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Random fashion thoughts - Part II (A New Hope) - Page 780

post #11686 of 15184

If someone is venting in all caps on instagram they are either completely justified, vaguely psychotic or both.

 

RW seems to have its own niche, he should just roll with it since it will probably increase the demand for RW products which look so special compared to JC clothing. Handcrafted vs mostly mass produced factory made, its a slightly different market.

post #11687 of 15184
TBH, i don't think the value proposition in RW is about design anyway. It's all production process. They use vintage fabrics and a lot more handwork to get that sort of unique boro look. It's really easy for those sorts of things to look hokey on the mass market level.

Which is why focusing on the J. Crew thing seems strange to me. They definitely didn't invent the idea, but the gist of their company isn't really about design, it's about production process. J. Crew can never do that sort of production at an affordable price point, so they're in two totally different spheres.
post #11688 of 15184
Thread Starter 

I am probably being dense here, but I'm looking at the pictures of the two pairs, and they look pretty different to me.  The look alike in the same way that my Blue Blue Japan and my Samurai sashiko chore coats look the same - in that they don't except maybe at first glance.

 

Anyway, if @rareweaves really thinks that J Crew ripped him off detail by detail, I can see why he'd be pissed.  However, it would have seemed like a much better strategic move (and maybe he had already made it) for him to ask them to carry some of his stuff at "In Good Company", or otherwise negotiate a no lose, maybe win, deal.  

post #11689 of 15184
Thread Starter 
Quote:
Originally Posted by dieworkwear View Post

TBH, i don't think the value proposition in RW is about design anyway. It's all production process. They use vintage fabrics and a lot more handwork to get that sort of unique boro look. It's really easy for those sorts of things to look hokey on the mass market level.

Which is why focusing on the J. Crew thing seems strange to me. They definitely didn't invent the idea, but the gist of their company isn't really about design, it's about production process. J. Crew can never do that sort of production at an affordable price point, so they're in two totally different spheres.

Well, pepple get pissed off when they perceive a slight, whether or not the reaction is rational is another matter.

 

With all that said, a series of Instagram posts in all caps raging against the machine's jeans just makes you look a little insane.  One post, maybe two, okay.  But I think that he is up to something like 5 now.  

 

It would be interesting to interview him (note to @Synthese - doable?) and see his take on this.  I suppose we could contact J Crew for a response, but if they are smart, they would would not get into a ground war with a small little guy.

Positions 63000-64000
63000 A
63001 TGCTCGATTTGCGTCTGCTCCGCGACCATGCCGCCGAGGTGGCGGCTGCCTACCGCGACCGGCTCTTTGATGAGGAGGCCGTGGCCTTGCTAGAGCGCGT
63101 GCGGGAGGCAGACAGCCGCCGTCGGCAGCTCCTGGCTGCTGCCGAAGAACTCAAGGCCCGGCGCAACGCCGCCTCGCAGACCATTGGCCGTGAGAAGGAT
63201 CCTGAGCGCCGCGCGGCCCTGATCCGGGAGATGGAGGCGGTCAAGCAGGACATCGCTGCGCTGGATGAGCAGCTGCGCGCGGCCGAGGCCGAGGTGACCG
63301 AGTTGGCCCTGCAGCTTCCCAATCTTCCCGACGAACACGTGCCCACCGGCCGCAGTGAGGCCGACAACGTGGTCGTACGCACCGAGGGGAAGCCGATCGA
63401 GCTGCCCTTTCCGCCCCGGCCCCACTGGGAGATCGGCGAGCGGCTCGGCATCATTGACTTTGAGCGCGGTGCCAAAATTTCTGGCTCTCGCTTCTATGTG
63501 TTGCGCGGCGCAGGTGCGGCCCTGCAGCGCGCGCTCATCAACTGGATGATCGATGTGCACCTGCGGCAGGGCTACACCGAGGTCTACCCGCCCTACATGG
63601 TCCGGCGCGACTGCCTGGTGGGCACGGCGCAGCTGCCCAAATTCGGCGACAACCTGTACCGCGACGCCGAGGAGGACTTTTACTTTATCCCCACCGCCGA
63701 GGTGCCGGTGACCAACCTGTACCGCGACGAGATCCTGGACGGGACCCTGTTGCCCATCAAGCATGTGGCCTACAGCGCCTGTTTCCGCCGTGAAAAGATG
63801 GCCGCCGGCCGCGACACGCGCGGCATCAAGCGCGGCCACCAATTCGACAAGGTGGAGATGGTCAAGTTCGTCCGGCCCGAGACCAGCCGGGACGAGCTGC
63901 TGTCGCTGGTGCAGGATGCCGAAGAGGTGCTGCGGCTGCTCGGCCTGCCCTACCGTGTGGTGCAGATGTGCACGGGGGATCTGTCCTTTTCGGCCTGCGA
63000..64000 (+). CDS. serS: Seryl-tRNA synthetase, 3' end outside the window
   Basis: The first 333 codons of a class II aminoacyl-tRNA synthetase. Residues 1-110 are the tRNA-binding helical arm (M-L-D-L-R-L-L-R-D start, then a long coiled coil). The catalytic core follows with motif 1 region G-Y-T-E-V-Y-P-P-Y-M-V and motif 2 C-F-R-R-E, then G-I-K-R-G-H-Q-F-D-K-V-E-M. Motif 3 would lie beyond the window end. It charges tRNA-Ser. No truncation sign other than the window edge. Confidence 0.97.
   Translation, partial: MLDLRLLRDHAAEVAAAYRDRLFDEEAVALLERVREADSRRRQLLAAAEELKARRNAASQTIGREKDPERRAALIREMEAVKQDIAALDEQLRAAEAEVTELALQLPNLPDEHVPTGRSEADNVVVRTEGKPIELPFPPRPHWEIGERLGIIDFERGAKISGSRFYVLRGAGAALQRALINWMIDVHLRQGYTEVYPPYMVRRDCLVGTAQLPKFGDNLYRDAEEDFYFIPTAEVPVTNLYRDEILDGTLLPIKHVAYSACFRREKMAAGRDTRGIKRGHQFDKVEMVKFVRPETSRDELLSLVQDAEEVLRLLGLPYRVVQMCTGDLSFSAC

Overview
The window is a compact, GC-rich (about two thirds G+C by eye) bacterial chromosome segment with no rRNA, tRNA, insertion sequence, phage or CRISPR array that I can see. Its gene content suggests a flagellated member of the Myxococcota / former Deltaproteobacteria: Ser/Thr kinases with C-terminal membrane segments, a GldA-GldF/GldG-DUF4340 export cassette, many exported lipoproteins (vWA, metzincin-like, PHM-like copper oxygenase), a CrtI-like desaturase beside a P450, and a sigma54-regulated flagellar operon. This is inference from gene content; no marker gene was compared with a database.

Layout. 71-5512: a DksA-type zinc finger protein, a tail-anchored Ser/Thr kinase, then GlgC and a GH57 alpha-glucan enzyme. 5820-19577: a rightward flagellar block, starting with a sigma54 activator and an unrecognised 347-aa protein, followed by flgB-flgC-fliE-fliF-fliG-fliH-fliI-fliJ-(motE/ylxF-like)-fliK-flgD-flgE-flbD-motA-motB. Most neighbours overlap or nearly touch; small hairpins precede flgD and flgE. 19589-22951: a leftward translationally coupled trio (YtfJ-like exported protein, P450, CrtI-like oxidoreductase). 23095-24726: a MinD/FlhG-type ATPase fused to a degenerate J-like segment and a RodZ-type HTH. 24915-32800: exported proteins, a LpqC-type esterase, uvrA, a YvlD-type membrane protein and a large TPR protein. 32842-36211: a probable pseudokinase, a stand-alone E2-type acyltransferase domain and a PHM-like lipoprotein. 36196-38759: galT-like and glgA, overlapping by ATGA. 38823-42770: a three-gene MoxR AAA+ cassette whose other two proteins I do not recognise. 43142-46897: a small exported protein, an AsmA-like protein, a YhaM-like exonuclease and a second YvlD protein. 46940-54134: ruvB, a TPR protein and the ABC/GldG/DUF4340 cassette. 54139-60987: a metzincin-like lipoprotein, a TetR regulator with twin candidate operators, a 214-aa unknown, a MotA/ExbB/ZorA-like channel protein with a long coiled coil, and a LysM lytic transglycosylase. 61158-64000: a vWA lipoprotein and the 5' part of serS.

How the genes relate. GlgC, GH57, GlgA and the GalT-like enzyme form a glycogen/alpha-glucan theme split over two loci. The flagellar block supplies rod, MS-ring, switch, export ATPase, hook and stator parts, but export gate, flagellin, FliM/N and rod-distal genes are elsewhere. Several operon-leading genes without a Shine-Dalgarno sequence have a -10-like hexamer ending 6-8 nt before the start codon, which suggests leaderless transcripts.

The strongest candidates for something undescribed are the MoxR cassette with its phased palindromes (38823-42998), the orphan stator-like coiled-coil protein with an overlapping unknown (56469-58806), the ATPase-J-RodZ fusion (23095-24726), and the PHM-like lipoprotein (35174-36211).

post #11690 of 15184
Quote:
Originally Posted by LA Guy View Post

I am probably being dense here, but I'm looking at the pictures of the two pairs, and they look pretty different to me.  The look alike in the same way that my Blue Blue Japan and my Samurai sashiko chore coats look the same - in that they don't except maybe at first glance.

Anyway, if @rareweaves really thinks that J Crew ripped him off detail by detail, I can see why he'd be pissed.  However, it would have seemed like a much better strategic move (and maybe he had already made it) for him to ask them to carry some of his stuff at "In Good Company", or otherwise negotiate a no lose, maybe win, deal.  

I completely agree with this. I honestly don't get what this is about except for the "you styled with my clothes for free then designed pants that look kind of similar." But like everyone already said, this technique and look as been around for ages and RW definitely wasn't the first. If Jcrew went to a retailer and bought an RW piece and then came out with a patchwork-whatever would this be a non issue?
post #11691 of 15184

I THINK TYPING IN ALL CAPS IS A PERFECTLY REASONABLE WAY TO CONVEY YOUR POINT TO OTHERS. THIS DOESN'T AT ALL SEEM LIKE I TROLL THE COMMENTS SECTION ON YAHOO. 

post #11692 of 15184
COS's rip-off of peir wu's lapel-less coat was a much more cut and dried case of idea 'theft', i think she posted the two designs side by side on instagram without even a comment, which seems about all one can do.
i'm sure the outburst won't do hartley any harm though. people who buy into the whole rareweaves enterprise will just see it as a sign of integrity.
Edited by robinsongreen68 - 9/13/16 at 2:56pm
post #11693 of 15184
She didn't invent the lapel less coat. Giorgio Armani did that before her and Mainbocher did that before him thank you very much
post #11694 of 15184
No one is implying that she did, but it is true that COS blatantly ripped off the design and the cut of her coat.
post #11695 of 15184
What cut? It's a sack, shapeless coat.
post #11696 of 15184
On balance, I don't think it's that big of a deal when high street brands rip off established designers. I know I keep referencing this, but Johanna Blakely's talk about this is quite good.

https://www.youtube.com/watch?v=gLUzgWAEGjY